I kind of think of Phil Hodgetts as the “Maestro of Metadata” – that practice of attaching as much data directly to our media as possible so we can more easily use and find those images, audio files, and video later.
Metadata has been getting a lot of play in the last year or two among those of us who create content. It will assist those of us involved in that task in making our lives easier, so we can concentrate on the creative tasks instead of the bookkeeping part of it.
But I want to speak about another kind of data that we don’t talk about enough – metrics – and how it might make the way in which we connect with our audiences easier. Along the way it will also show just how tone-deaf old media companies are to the new world.
To my mind, metrics collection is the process of collating as much data as possible about the people who watch and listen to our media as possible as well as how they watch it. This helps us to create programs that attract more people and, therefore, more advertisers — if that is how we want to pay for those programs. On the web those metrics are called “analytics” because why should New Media use Old Terms, right? Companies like comScore (their comScore Data Mine site usually present some interesting high level statistics), Nielsen (some of their reports are fascinating), and Experian’s Hitwise (their weekly online trends page is hilarious sometime; do you know that the number three search term this week is “pawn stars wedding” — more on that later) have developed sophisticated tools to gather those analytics and to sell them. Google Analytics does that as well.
For those of us who work in more traditional broadcast — like television — Nielsen has long been the top company for the gathering of television viewer data. There is all kinds of urban folklore about people who have those infamous “Nielsen boxes” or fill out “Nielsen diaries” which report viewing data to the company.
On the December 28, 2012 episode of The Social Hour (a TWIT podcast with Sarah Lane and Amber MacArthur) the hosts discussed a recent news story about the partnering of Nielsen and Twitter (as announced in this press release) to create a measure of how much a particular television show is being mentioned on Twitter.
The advent of Twitter as the world’s new “water cooler” for discussion of television and sports is nothing that hasn’t been discussed before, though that press release from Nielsen talks about it as if they recently discovered it.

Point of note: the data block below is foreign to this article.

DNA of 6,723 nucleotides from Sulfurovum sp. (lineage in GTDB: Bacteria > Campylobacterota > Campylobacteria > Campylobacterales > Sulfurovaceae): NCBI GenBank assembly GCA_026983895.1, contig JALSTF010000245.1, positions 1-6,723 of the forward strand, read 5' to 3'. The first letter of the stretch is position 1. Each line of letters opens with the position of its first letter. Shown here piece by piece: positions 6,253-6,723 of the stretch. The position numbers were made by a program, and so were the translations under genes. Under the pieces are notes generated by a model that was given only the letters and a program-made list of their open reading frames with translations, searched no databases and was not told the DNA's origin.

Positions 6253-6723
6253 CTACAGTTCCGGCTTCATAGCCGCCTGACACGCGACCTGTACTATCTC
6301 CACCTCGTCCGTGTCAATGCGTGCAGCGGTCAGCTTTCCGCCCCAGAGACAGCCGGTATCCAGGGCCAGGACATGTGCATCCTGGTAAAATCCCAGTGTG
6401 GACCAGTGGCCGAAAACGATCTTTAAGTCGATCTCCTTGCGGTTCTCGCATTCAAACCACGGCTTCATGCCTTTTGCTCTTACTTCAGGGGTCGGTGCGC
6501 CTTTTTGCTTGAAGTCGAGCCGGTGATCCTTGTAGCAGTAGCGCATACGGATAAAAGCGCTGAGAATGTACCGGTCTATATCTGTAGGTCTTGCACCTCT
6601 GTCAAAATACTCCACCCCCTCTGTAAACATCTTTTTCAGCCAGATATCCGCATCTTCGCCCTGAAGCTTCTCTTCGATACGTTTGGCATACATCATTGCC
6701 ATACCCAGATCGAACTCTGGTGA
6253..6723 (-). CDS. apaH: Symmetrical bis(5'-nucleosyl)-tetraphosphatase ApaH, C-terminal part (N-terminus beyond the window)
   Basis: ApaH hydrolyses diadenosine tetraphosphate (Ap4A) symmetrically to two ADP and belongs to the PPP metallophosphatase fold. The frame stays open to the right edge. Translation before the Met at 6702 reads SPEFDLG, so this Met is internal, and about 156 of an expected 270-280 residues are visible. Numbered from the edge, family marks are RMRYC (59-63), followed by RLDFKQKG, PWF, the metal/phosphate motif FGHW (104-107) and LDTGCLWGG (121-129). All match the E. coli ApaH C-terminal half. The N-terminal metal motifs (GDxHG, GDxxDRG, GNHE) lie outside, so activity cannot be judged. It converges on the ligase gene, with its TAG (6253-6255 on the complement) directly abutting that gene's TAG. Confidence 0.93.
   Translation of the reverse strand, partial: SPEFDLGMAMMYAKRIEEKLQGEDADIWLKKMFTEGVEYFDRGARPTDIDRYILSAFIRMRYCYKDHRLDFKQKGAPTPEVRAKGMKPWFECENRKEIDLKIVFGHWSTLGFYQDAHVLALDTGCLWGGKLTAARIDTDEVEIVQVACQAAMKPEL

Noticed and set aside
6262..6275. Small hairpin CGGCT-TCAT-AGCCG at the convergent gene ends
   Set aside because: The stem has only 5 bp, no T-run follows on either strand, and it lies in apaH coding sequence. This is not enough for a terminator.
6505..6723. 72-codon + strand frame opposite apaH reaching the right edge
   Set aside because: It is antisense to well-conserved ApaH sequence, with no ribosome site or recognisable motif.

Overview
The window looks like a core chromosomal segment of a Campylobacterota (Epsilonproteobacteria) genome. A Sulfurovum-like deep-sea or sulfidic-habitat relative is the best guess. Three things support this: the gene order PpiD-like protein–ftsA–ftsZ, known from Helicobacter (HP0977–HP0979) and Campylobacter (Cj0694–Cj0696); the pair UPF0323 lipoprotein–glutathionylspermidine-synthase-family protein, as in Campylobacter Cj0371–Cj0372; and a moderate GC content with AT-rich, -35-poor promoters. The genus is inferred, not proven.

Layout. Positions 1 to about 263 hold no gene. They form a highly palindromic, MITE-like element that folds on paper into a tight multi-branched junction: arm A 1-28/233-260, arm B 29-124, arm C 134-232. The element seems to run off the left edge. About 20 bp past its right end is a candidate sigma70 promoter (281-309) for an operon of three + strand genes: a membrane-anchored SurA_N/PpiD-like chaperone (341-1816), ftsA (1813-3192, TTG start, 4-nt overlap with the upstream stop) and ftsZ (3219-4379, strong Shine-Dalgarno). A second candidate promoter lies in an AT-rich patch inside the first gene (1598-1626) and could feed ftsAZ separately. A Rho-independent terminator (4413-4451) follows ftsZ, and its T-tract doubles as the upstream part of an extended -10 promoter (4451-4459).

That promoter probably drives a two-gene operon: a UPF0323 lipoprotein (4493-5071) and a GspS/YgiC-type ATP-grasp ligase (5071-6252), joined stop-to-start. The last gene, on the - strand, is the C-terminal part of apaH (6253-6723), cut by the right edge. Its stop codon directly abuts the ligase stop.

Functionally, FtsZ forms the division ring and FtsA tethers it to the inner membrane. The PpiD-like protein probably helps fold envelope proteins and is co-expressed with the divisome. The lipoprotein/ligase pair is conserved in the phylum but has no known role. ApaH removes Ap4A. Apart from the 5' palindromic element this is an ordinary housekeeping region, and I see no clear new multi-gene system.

Sarah and Amber mention how long it’s taken Nielsen to recognize that this is a valuable tool for television programmers, and that’s true. But Nielsen exists in a complicated ecosystem that they fail to discuss.
Let’s start off by talking about who Nielsen’s customers are and who they aren’t. Even though advertisers are ferociously interested in the data that Nielsen creates (since they base their ad buying decisions on that data) the primary customers for Nielsen are the networks. That’s right — the networks. It is the networks that receive the infamous “overnights” which tell them how a show is doing and which demographic slices are and aren’t viewing.
(We’ll put aside the issue as to how accurately that data actually represents viewers of commercials, but remember that that is an issue as well.)
A few years ago, Nielsen acknowledged that their data was sorta flawed and they introduced a correction. The MediaDailyNews reported that they were simply changing the meaning of the word “reach.” (A year later, there was a controversy over the effectiveness of some of their metrics that was so strong that Nielsen felt the need to counter them in a press release). The howling from the networks around any small change was so huge that you would have thought that Nielsen threatened to kill all of the executive’s children. And, in a sense, they had. To simplify, the new metrics basically adjusted the numbers in a way that showed that viewership wasn’t as high as they had been reporting. Which was what people had “known” for years.
But these new metrics would have made it possible for advertisers to negotiate for lower prices per ad buy and the networks were staring at mega-losses.